I hold no animus toward anyone or any group that defends its members’ best interests. After all, that is the fundamental reason why associations are formed. That is why ICBA was formed. Therefore, it came as no surprise that five very prominent national financial trade groups wrote a 161-page letter to the Federal Reserve Board vigorously defending systemically important financial institutions (aka, SIFIs or too-big-to-fail firms). The five trade groups that signed the letter—the American Bankers Association, the Clearing House Association, the Financial Services Forum, the Financial Services Roundtable and the Securities Industry and Financial Markets Association—have the very largest financial firms in the world as members. Of course they are going to advocate for them. However, when the interests of the very largest banks and financial firms clash with the interests of our nation’s community banks, how is that reconciled? How can one defend and promote the best interests of both groups equally when the best interests of one will hurt the other?
ICBA also sent a letter to the Fed. Our letter was seven pages, and our position was clearly stated. We renounce the position taken by the megabanks, and we support the Fed’s proposals for bringing more rigorous financial discipline, higher capital standards and greater transparency to those institutions deemed most dangerous to our nation’s financial system and economy. So yes, we believe the Fed is on the right track, and financial sector luminaries, such as a two former Fed chairmen, several former Fed governors, at least two Fed district bank presidents, an FDIC director and some famous academics, apparently agree with ICBA.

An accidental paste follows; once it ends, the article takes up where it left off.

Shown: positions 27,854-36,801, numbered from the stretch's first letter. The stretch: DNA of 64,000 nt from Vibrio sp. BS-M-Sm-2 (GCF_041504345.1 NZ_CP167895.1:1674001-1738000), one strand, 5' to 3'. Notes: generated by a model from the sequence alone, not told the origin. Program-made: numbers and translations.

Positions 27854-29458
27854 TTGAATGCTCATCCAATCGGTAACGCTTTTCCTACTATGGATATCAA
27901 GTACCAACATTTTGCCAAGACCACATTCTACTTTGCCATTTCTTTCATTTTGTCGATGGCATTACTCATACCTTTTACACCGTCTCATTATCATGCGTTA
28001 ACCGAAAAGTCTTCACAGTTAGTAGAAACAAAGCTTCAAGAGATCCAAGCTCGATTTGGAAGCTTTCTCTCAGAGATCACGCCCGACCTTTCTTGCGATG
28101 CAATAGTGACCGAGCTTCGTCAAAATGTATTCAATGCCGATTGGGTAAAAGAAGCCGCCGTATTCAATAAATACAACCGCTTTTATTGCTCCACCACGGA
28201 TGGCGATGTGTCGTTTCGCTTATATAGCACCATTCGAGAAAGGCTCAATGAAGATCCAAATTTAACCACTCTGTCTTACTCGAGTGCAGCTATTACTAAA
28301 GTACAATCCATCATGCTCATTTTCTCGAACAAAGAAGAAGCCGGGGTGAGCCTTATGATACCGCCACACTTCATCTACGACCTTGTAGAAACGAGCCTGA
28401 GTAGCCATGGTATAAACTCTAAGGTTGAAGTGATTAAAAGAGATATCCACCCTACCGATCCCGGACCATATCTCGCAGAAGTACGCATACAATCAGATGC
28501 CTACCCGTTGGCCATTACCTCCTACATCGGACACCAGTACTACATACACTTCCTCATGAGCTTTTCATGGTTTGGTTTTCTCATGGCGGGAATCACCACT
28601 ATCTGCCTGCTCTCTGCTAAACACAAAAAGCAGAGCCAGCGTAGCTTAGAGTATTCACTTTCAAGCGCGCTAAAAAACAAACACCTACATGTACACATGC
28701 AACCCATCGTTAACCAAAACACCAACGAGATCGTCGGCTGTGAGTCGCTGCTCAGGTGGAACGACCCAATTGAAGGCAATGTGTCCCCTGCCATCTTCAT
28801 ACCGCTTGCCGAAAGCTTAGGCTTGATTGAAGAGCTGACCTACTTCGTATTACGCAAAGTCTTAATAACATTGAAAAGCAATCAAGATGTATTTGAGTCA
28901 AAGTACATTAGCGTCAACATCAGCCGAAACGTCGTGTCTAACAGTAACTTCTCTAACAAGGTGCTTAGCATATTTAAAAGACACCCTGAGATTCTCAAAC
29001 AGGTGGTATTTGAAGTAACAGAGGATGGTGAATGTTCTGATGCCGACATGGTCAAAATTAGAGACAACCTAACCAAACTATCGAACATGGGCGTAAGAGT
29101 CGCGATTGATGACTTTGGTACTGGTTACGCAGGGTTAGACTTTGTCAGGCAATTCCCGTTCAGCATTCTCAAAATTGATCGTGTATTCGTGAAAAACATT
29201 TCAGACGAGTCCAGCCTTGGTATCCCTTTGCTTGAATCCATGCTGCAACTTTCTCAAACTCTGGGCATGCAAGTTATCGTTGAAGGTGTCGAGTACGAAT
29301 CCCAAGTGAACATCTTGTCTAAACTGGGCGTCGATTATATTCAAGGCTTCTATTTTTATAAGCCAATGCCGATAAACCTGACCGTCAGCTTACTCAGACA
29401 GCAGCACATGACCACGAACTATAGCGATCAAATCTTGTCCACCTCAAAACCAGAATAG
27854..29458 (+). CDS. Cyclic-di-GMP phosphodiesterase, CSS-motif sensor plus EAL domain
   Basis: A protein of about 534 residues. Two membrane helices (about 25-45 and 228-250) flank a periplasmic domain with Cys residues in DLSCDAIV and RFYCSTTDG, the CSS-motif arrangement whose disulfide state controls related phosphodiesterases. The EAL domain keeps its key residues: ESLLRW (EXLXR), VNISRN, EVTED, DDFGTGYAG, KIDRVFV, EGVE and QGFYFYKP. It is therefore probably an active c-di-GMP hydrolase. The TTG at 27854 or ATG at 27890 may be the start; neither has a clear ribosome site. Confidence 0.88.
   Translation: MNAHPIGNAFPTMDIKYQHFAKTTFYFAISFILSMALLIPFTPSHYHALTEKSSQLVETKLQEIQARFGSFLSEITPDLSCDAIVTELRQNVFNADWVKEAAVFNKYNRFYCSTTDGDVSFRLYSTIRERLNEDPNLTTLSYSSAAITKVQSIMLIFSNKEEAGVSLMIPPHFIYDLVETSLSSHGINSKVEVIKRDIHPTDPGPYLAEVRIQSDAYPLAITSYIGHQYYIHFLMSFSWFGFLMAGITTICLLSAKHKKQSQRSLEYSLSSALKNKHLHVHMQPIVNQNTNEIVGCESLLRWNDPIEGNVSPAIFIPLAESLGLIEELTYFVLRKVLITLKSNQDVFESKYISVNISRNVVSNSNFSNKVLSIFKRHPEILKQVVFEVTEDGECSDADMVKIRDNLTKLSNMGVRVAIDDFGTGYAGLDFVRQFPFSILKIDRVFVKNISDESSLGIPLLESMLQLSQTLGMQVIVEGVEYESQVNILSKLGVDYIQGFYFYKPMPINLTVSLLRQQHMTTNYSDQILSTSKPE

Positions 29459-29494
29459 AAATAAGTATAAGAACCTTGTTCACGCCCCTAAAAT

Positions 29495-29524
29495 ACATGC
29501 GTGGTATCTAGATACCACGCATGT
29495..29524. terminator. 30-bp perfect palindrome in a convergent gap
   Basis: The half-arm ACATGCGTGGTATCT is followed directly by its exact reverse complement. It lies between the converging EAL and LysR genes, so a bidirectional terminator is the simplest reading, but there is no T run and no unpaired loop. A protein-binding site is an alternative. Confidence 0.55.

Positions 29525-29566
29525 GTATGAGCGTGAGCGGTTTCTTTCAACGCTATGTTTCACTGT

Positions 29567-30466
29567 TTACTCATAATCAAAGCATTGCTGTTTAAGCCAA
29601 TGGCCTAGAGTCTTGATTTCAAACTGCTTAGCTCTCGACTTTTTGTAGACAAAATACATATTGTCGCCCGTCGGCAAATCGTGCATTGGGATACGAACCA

If you read my previous blog post this week, you know already that community banks are still suffering from the fallout of the nation’s greatest financial calamity since the Great Depression—a calamity triggered in large part by the very financial firms the Fed now seeks to oversee more closely. You already know how unequal the treatment of a community bank and its staff is compared to a SIFI and its staff when stress occurs in those institutions. All one needs to do is watch the “60 Minutes” piece on Lehman Brothers to see it or read how several Wall Street moguls are doing today, even though their banks were given massive amounts of taxpayer dollars to keep them from collapsing.
Many books and scholarly articles set out in great detail the truth of what happened on Wall Street in this latest crisis. Every community banker has suffered to one extent or another by what happened over the past four years. ICBA understands that and is clear and straightforward in its vigorous defense of the community banking industry. No double standards, no obscure language. We know who we represent and in whose interest we act. Thus our letter to the Federal Reserve on their proposed regulations for controlling the SIFIs stands in stark contrast to those trade groups whose mission is to protect and defend the SIFIs. They do their mission. We do ours.